meeting at the Waxter Center with members of the LGBT community. “We’re here to be open, we’re here to engage, we’re here to be part of the community — all parts of the community,” Batts said. He stated he grew up with a gay uncle, and the beating of Shaw became the catalyst to improve communication. Some of the issues addressed during the meeting included the handling of same-sex domestic violence situations between same-sex couples, the procedures in place to deal with profiling complaints, crime in the area and the success so far of the “Public Enemy No. 1” campaign. The police touted statistics indicating a decline in violent and property crime from the previous year. In addition, a pamphlet was handed out that featured a distinctive design including rainbowcolored silhouettes of police officers and provides information on topics such as, “I’m LGBT and my rights have been violated,” “What Are My Responsibilities?” “How Do I File a Complaint?” It also enumerates the rights of LGBT persons, offers advice for those stopped for questioning, and what an LGBT person should do if arrested. On the cover a statement reads, “All citizens regardless of race, religion, ancestry, age, sex, color, national origin, physical and mental disability, sexual orientation, gender identity or expression and minors have the right to expect courteous and respectful treatment from members of law enforcement agencies.” On April 14, 2014, Batts held another town hall at the Northwest District Community Action Center in Baltimore. Acknowledging that some members of the BPD are not as sensitive to LGBT issues as they should, he pledged to “add tools to the toolbox” to remedy the situation. He was referring to stepped-up training to “change the culture in the department.” Audience members brought up specific concerns, such as mistrust between the police and transgender residents, police response to domestic violence, need for policies that protect gender variant individuals when interacting with the police, dispatch policies, a reporting mechanism for negative interactions between the police and the community and fear of reprisals if such interactions are reported. On June 6, 2014, three days following the murder of a transgender woman, Kandy Hall, which remains unsolved along with other similar homicides to trans women, a meeting took place at the Chase Brexton Health Services building. Although Batts was not present, Then acting Captain J. Eric Kowalczyk, Director of the Media Relations Center, was the principal speaker, and he emphasized that changing the culture is a slow process. He said that with Commissioner Batts leading the department, there is a strong emphasis on gaining the trust and confidence of the community. A week after the news of Batts’ dismissal, Kowalczyk announced his departure from the

Bryanna Jenkins leading the march on July 24 Photo by Brian Gaither

BPD to form his own communications consulting firm. He was one of the first openly gay members of the Department, worked closely with Batts, and had acted as the LGBT liaison. “Commissioner Batts’ commitment to building a strong and respectful relationship with the LGBT community was astounding,” said Carrie Evans, former executive director of Equality Maryland and a co-chair of the LGBT Advisory Council. “The Council met monthly, including every other month with Commissioner Batts. The LGBT Advisory Council was very active. Every request we had for the Commissioner was met with enthusiasm and action. “In the almost two years of working with him, we proposed and delivered LGBT related training to all cadets; we helped write a general order for the BPD on LGBT terminology and best practices for police interaction with LGBT individuals; we were briefed every 60 days of the status of the murder investigations of transgender women in Baltimore; we helped the BPD increase its recruitment efforts in the LGBT community and we held several community meetings. The LGBT community could not have asked for a stronger ally. Commissioner Batts was the real deal.”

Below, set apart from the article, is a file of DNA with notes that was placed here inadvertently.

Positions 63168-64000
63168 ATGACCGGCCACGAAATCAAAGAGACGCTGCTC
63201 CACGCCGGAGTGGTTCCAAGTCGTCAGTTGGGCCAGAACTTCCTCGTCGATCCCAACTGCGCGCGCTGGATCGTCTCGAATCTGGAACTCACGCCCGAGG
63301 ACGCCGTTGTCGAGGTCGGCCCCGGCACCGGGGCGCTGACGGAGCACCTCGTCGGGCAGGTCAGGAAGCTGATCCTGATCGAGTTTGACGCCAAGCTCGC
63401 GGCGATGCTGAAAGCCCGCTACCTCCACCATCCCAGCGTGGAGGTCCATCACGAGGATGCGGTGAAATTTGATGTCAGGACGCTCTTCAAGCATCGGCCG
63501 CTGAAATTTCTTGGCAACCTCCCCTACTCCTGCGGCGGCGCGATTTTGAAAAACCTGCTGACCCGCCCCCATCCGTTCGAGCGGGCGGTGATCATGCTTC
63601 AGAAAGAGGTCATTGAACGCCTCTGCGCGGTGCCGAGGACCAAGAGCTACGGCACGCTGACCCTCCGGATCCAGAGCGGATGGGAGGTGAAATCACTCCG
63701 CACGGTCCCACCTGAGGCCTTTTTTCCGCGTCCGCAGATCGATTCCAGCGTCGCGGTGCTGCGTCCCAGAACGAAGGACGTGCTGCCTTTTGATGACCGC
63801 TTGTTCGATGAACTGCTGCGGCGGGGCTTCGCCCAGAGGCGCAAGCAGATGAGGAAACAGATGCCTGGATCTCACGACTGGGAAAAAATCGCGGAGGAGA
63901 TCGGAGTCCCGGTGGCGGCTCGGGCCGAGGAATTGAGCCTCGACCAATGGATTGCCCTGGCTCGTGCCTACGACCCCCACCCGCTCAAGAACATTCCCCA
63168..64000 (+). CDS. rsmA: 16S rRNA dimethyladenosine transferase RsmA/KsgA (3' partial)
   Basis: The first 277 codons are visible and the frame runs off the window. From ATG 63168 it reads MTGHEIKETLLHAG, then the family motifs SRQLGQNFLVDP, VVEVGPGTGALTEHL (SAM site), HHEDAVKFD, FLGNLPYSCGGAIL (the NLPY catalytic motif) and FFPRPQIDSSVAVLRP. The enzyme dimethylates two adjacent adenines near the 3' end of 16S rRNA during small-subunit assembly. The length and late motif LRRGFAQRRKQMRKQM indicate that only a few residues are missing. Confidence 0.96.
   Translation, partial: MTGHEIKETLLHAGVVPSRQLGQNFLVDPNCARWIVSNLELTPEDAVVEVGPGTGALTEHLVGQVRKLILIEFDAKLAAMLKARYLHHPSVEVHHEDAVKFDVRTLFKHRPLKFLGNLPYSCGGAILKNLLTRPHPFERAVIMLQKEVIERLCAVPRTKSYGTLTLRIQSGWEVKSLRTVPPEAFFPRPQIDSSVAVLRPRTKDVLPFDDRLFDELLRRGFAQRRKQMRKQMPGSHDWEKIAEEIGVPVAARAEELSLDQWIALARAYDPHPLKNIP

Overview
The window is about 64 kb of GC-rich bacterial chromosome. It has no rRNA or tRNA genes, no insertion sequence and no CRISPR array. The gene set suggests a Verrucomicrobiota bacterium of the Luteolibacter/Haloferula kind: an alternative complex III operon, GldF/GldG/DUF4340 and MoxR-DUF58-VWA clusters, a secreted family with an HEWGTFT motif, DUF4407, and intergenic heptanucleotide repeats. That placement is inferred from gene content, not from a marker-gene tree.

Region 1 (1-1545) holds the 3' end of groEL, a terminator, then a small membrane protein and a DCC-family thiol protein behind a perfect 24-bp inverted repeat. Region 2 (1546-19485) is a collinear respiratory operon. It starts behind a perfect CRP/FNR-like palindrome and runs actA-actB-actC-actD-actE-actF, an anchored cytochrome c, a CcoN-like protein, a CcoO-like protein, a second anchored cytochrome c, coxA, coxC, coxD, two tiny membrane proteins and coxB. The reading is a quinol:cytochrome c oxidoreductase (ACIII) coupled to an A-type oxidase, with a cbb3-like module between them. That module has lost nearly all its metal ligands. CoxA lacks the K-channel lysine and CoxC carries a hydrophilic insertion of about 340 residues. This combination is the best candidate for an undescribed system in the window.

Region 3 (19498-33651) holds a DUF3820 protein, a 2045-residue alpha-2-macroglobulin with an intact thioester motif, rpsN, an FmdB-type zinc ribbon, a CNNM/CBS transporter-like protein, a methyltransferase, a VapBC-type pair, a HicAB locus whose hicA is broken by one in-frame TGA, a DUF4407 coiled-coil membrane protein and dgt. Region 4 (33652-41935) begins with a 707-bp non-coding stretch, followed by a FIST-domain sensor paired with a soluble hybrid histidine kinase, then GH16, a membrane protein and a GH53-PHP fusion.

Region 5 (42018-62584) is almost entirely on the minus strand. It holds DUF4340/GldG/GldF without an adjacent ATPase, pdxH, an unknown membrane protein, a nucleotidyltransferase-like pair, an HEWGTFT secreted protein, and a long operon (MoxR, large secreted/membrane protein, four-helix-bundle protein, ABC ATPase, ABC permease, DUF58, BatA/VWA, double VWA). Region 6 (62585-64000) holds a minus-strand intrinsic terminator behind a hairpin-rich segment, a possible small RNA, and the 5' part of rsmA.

Trans Activists March, Rally to Raise Awareness A diverse crowd of around 100 trans activists took to the streets on July 24 to draw attention to the plight of transgender residents of Baltimore and in particular, those who are people of color. The march had been organized by Bryanna Jenkins, Founding Member and Director of the Baltimore Transgender Alliance, as well as leaders from other trans advocacy groups. Jenkins saw the event, Baltimore Trans Uprising, as an opportunity for the transgender community and allies in Baltimore City “to put a voice and face to our anguish from the various traumas we have experienced in this City and to demand accountability from the systems that our supposed to represent protect us.” The march originated on Charles Street and North Avenue and proceeded one mile down

to the Washington Monument Plaza for the rally on a hot late afternoon. The route was chosen to symbolically pass through the Old Goucher neighborhood where many African-American transgender women have been harassed, according to Monica Stevens, founder of trans support group Sistas of the T. A host of speakers addressed the crowd calling for action and solidarity. Frequent violence towards transgender people, police brutality and marginalization of the trans population were among the top concerns addressed. “The world is watching and our voices were heard,” said Jenkins in a Facebook post. “I want to give special thanks for all of the speakers who set the stage on fire and let the city know that we are a force to be reckoned with.” She points out that this event is just the beginning and further work and dedication will be required. There was a list of 14 demands issued at the rally. Jenkins requested additional donations at to continue the work that is taking place in Baltimore City. She credited Merrick Moise, Dane Edidim, Roxanne Raven Storm, Danielle Revlon, Dionne Halsey, Tyler Vile, Monica Stevens, and Ken Jiretsu for their efforts in making the march and rally a success. “As we marched down St. Paul St. we chanted ‘Your Voice is Power! Silence Is Death!’ The #BaltimoreTRANSUprising attendees found their power, they are choosing to live, and the new narrative has begun,” Jenkins said. “I look for forward to continuing to create a new narrative of equality in Baltimore City that intentionally includes the Transgender residents of this City.” Merrick Moise, a volunteer leader with Black Trans Advocacy, agreed. “This is a very significant event in the history of Baltimore LGBT communities. Trans folks and our allies are saying we will no longer be ignored or seen as an addendum to someone’s agenda. We demand equal treatment and to be seen as human beings!” Off to a good start, a contingent from #BaltimoreTRANSUprising led off the Baltimore Pride parade the next day to loud cheers.